New York Magazine

Drama, Drama, Drama

The NBA has never had more soap opera and rivalry. It’s fantastic.
LeBron James and his former teammate Kyrie Irving, left.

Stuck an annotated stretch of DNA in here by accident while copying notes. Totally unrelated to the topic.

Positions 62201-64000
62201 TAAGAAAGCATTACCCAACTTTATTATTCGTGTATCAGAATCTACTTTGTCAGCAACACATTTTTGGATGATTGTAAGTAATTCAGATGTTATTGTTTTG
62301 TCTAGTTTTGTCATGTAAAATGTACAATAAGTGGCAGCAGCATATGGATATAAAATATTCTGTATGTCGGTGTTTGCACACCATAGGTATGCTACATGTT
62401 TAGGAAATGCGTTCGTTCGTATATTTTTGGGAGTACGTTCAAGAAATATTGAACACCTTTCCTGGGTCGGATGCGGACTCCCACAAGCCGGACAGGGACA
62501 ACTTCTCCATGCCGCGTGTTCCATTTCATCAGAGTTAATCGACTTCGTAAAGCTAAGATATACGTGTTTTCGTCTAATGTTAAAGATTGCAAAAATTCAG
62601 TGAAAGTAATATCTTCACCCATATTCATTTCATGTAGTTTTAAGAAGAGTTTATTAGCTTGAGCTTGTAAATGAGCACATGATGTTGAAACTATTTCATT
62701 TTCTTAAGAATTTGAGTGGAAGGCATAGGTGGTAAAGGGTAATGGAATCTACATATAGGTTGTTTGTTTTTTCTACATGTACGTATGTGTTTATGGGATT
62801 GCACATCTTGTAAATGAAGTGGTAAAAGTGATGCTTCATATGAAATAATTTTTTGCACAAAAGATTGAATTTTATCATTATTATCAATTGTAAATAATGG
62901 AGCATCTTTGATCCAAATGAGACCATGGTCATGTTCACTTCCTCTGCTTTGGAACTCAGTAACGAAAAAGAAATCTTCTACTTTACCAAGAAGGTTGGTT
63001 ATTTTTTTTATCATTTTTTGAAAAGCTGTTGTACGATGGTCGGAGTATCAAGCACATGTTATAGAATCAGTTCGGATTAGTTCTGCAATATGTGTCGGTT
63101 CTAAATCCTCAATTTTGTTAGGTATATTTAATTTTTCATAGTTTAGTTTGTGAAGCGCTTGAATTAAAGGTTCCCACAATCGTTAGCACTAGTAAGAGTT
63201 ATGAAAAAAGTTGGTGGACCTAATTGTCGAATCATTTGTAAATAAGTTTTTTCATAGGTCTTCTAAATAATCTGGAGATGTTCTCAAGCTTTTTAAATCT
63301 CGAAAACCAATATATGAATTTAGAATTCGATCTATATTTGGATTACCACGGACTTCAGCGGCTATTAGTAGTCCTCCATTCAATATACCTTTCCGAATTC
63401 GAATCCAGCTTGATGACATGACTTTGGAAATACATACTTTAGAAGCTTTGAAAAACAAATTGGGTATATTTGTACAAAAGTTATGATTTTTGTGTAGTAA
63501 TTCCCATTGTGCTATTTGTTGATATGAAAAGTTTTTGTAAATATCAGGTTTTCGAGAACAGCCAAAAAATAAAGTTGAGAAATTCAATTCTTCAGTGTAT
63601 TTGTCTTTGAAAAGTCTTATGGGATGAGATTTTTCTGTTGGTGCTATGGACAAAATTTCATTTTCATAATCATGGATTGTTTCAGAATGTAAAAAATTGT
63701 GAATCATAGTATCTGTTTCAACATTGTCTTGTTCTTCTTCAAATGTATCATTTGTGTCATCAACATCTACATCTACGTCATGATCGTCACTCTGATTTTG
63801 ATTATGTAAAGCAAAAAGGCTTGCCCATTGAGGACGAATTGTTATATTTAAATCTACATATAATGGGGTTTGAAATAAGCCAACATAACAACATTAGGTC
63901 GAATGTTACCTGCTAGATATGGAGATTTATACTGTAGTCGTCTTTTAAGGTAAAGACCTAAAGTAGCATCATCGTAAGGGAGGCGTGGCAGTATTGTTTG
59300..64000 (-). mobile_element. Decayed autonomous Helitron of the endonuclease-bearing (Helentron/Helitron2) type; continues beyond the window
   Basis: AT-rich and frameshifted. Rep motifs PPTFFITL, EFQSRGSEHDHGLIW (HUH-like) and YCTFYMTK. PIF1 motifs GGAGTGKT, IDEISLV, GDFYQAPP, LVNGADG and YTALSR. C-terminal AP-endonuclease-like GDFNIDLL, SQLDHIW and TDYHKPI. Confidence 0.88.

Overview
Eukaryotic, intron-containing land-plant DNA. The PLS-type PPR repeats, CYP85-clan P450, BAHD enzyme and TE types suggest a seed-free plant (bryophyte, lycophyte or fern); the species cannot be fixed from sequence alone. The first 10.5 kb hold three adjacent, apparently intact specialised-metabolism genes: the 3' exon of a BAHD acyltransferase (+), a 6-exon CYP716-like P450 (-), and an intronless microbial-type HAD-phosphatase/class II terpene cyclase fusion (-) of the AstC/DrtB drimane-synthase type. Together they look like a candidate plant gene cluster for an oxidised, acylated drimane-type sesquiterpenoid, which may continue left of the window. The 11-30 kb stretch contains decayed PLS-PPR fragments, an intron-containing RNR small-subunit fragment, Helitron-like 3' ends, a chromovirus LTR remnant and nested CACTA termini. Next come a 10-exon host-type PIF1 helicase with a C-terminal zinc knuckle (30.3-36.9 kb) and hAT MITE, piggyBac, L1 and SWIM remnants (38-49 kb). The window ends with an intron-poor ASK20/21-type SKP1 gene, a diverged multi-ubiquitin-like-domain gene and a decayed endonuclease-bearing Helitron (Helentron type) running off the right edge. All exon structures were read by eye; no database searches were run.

IN JANUARY, Joel Embiid, the Philadelphia 76ers’ seven-foot-tall, 23-year-old Twitter-fanatic man-child, pulled off one of those dunks that we would have called “posterizing” in 1997 but now, in a world without posters and wallpapered instead with video games, inevitably leads to one of those memes where Mortal Kombat music plays and the words FINISH HIM flash across the screen. Embiid, a massive man with supernatural athleticism, drove down the lane and, upon seeing defending MVP Russell Westbrook—a gleefully selfish sports villain and noted sartorial virtuoso—slipping underneath to draw a charge, exploded with such fury and violence that Westbrook essentially evaporated into a plume of smoke. Embiid stared at Westbrook jogging back on defense as the Oklahoma crowd stood, mouths agape, as if they’d just lost on a last-second buzzer-beater. (It was the first quarter.) ESPN’s Pablo Torre joked on Twitter, “Someone

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